Sask. spectator sport industry reps don't expect altered rules if hockey, football return in the fall

Three people associated with contact sports leagues that operate in Saskatchewan say they do not anticipate the rules of junior hockey or football to be changed if they return to play this fall.

Province announced last week contact sports are now allowed, with restrictions

Members of the Saskatoon Blades and Prince Albert Raiders in a scrum during Western Hockey League action. (Rick Elvin/Saskatoon Blades)

Three people associated with contact sports leagues that operate in Saskatchewan say they do not anticipate the rules of junior hockey or football to be changed if they return to play this fall.

"On the field, if we return to play, it would be pretty much the game as we're used to it," Canadian Junior Football League commissioner Jim Pankowich said.

Last week, the province announced contact sports can resume, but restrictions remain on the number of participants and how many teams can compete against each other.

Dr. Saqib Shahab, Saskatchewan's chief medical health officer, said teams could play within a small bubble of two or three teams at the local level, with a maximum of 30 to 50 participants, but travel isn't recommended.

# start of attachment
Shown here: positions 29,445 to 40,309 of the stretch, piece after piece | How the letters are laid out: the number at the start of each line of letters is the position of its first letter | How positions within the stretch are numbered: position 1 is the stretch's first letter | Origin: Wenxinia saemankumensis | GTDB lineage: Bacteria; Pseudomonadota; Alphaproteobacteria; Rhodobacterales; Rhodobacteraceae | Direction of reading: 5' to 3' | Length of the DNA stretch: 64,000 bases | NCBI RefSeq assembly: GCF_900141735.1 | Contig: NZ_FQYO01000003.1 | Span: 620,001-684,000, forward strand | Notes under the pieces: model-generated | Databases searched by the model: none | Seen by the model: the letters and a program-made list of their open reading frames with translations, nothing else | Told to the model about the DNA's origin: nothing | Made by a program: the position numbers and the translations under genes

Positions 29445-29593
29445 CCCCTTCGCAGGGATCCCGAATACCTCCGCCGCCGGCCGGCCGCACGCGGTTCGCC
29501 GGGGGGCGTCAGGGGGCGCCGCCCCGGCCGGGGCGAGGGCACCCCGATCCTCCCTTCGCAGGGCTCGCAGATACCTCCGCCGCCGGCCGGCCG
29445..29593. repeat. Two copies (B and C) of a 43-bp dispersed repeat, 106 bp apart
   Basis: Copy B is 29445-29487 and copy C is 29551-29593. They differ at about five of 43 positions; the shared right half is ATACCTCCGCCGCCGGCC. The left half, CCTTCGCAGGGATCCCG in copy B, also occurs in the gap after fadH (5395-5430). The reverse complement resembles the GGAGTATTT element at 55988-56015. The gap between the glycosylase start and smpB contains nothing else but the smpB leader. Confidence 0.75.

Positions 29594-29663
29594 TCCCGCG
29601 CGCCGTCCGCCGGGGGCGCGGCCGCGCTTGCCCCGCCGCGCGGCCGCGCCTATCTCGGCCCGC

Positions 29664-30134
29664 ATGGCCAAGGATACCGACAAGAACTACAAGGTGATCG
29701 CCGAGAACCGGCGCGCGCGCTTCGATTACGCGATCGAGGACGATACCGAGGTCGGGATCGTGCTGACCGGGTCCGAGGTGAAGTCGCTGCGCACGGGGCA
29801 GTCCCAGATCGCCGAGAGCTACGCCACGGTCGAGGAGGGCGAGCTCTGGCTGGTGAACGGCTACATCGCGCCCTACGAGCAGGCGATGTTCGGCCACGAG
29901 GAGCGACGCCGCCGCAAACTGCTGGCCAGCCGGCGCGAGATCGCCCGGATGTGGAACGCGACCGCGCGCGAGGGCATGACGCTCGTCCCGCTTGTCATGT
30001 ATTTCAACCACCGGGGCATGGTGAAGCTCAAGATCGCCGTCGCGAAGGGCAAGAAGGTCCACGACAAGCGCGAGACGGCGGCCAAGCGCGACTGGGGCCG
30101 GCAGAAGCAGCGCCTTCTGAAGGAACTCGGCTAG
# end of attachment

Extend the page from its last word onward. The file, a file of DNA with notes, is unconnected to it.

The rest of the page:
Premier Scott Moe said there have been preliminary discussions about how to reopen sports leagues that are fan-driven and need to travel, like the Canadian Junior Football League or Saskatchewan Junior Hockey League, but no decisions have been made.

Safe parameters must be in place for the players and fans before they can restart, Moe said.

CJFL commissioner Jim Pankowich said if there is a season, there will likely be much less contact during practices, but games will probably still have blocking and tackling.

"If we want to go back to playing tackle football, we can't get away from the fact that there's going to be contact," he said.

"What we can do is decrease the number of opportunities that there are over the course of a seven-day period of time."

The Saskatoon Hilltops battle the Calgary Colts in the 2015 Prairie Football Conference championship. (Evan Radford/CBC)

He said the biggest hurdle to overcome is current restrictions on the maximum number of participants that can get together, noting most rosters have 40 or 50 people on the sidelines.

"We don't have a minimum number yet," he said. "As we get to September, we will have to come up with that number to determine whether we can come back to play."

Pankowich said the league would prefer to play games in front of fans, but it has a plan to make do without them if it comes to that.

He said the league is planning as if there will be games this fall — even if it means teams play a limited number of rivals at first — but it won't be before September.

A final decision on whether games will be played would need to be made about 30 days in advance of a season, he said.

It still isn't clear if there will be a Western Hockey League season, but Saskatoon Blades business operations director Tyler Wawryk said he doesn't expect new rules to minimize physical contact.